These jobs servicing the elite are not random; they are the product of a system that has clearly been designed for one group and not the other. Doing its part to add to the misery, the best–or rather, most telling–plan the White House has been able to foist came in the form of the Ivanka Trump-led “Find Something New” campaign that debuted last month—a public initiative that tried to rebrand the widespread joblessness crisis as an opportunity to switch career paths. I am set to be an ecologist; others, like my editor, are destined to be interplanetary doctors (presumably for a wealthy family of four living in the Mars version of the Hamptons.)

In this void created by federal inaction, the wealthy have chosen to help themselves. The demand for private jets was so high in April that operators were running out of planes. (It helped that Congress carved out multiple tax breaks for private jet companies, dropping both the federal excise tax and fuel tax.) For families looking to stay closer to home, many hauled their nannies to their summer homes, threatening to fire them if the at-risk workers refused to incubate themselves. Martha Stewart now lives full-time with her gardener, driver, and housekeeper—her “three detainees,” she called them—at her Westchester home. When some families went to hire replacement workers, they added stipulations including Covid-19 antibodies.

The sprawling systemic effects of this clear split in financial ability is not lost on everyone. Speaking with The Colorado Sun about the innately exclusive pod approach to education, Melissa Rich, a parent considering putting her child in one of these private settings for the school year, acknowledged, “This idea can replicate the white flight that we saw in the 1950s.” Katie Farnan, a Boulder parent committed to her childrens’ public school, laid out the ramifications more clearly: “I want my kid to come back to a school that has the funding needed for the community it serves,” she said. “And there’s a good chunk of community that will have never left that school but will come back to a school that may have fewer resources because families have divested.”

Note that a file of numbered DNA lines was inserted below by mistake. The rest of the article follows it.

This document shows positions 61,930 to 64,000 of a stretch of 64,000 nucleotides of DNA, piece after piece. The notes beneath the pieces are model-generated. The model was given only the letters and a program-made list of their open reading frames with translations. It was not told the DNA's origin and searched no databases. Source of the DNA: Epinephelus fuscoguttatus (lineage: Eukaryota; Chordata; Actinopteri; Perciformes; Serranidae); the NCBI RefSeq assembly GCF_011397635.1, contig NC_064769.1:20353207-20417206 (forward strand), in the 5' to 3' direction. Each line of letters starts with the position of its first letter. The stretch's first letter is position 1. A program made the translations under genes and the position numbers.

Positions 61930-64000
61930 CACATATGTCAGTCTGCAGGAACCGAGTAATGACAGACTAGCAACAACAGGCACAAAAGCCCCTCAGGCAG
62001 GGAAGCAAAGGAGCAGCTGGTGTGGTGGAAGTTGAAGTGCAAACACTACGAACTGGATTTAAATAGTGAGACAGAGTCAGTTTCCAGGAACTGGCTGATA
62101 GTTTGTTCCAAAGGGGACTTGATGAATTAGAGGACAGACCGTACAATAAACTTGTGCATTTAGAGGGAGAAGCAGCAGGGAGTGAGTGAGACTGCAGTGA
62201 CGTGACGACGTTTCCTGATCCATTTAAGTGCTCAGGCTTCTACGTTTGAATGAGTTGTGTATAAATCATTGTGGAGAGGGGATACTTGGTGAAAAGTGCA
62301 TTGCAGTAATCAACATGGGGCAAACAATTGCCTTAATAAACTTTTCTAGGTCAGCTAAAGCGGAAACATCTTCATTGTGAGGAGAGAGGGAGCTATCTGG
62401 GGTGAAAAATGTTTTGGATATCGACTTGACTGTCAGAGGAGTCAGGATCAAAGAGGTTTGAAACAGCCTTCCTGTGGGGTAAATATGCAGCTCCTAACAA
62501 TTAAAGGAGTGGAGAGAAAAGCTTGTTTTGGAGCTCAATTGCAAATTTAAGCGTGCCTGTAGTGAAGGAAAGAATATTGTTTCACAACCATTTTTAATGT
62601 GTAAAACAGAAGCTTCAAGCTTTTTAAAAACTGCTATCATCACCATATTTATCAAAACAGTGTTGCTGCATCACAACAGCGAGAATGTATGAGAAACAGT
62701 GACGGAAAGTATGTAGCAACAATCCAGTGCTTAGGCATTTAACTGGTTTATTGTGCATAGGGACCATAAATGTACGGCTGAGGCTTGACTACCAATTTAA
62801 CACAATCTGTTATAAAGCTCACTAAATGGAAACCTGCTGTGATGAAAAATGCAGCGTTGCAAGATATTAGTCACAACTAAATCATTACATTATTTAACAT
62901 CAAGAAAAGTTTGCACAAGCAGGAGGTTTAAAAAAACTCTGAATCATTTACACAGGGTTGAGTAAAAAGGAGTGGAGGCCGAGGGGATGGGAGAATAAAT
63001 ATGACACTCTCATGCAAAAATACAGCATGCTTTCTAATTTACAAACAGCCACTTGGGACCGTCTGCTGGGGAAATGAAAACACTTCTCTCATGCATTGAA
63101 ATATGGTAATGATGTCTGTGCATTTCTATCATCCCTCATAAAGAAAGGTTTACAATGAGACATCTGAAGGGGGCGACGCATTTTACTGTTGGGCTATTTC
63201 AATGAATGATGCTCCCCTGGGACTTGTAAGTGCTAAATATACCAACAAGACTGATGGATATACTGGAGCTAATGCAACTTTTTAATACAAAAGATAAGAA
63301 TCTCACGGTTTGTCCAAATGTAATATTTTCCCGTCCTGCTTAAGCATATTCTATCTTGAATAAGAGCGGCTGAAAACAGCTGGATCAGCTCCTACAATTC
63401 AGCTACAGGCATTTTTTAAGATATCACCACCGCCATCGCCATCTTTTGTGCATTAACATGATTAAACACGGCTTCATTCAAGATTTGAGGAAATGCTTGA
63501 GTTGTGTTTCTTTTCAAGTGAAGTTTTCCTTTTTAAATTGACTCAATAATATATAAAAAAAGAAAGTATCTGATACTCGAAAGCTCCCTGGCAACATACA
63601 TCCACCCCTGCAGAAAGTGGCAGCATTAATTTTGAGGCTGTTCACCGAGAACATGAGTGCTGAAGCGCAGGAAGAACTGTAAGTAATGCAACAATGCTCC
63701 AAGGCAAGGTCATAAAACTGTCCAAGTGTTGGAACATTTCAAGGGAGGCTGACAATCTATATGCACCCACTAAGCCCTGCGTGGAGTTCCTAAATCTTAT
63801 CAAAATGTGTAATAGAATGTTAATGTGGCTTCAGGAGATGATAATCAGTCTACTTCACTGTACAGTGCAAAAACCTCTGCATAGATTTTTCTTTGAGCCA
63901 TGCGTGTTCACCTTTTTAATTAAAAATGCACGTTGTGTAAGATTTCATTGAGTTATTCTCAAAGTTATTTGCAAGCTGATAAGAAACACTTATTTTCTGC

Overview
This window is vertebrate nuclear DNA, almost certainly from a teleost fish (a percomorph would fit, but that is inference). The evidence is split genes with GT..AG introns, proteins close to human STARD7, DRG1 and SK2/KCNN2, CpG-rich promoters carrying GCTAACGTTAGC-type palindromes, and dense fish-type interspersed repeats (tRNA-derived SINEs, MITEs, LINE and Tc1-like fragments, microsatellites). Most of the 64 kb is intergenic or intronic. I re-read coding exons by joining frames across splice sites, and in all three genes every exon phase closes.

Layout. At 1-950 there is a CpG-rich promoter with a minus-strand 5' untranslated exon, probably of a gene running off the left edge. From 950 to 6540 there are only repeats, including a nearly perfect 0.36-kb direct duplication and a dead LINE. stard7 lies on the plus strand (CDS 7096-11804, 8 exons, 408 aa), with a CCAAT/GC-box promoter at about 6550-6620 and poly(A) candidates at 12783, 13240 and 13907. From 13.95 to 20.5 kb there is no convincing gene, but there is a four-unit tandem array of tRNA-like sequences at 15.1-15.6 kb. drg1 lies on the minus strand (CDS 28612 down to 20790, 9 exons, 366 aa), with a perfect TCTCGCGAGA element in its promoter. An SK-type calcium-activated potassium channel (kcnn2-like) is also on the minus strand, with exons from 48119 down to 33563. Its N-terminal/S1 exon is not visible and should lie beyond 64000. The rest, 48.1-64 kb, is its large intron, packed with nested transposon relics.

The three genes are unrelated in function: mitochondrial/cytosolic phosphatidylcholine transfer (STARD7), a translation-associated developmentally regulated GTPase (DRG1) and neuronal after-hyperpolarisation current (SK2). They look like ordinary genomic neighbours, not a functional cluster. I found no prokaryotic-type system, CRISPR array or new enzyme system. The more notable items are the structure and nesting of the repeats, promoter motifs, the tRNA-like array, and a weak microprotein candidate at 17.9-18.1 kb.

As my colleague Jo Livingstone wrote on the phenomenon of microschools, “The problem is everywhere, not just in one Bay Area backyard.” The question now is “What do we do with all this information?” We knew well before the pandemic how imbalanced and cruel America was for most workers because the wealthy wanted it that way. The calls for the private chef, the microschool teacher, and the contracted nurse are not individual affairs. They are another attempt to permanently distance the select few from the rest of society while they continue to siphon the nation’s wealth. You have to blow up the model this inevitably calcifies into. There will be no shortage of crises in our future—another pandemic or a climate emergency—and these private, parallel economies will only grow. Without the redistributive policies necessary to prevent it, our future will look more and more like the nation under pandemic: A society with an ocean-sized gulf between us and them, with one side slowly drowning and the other remarking that the water feels just fine.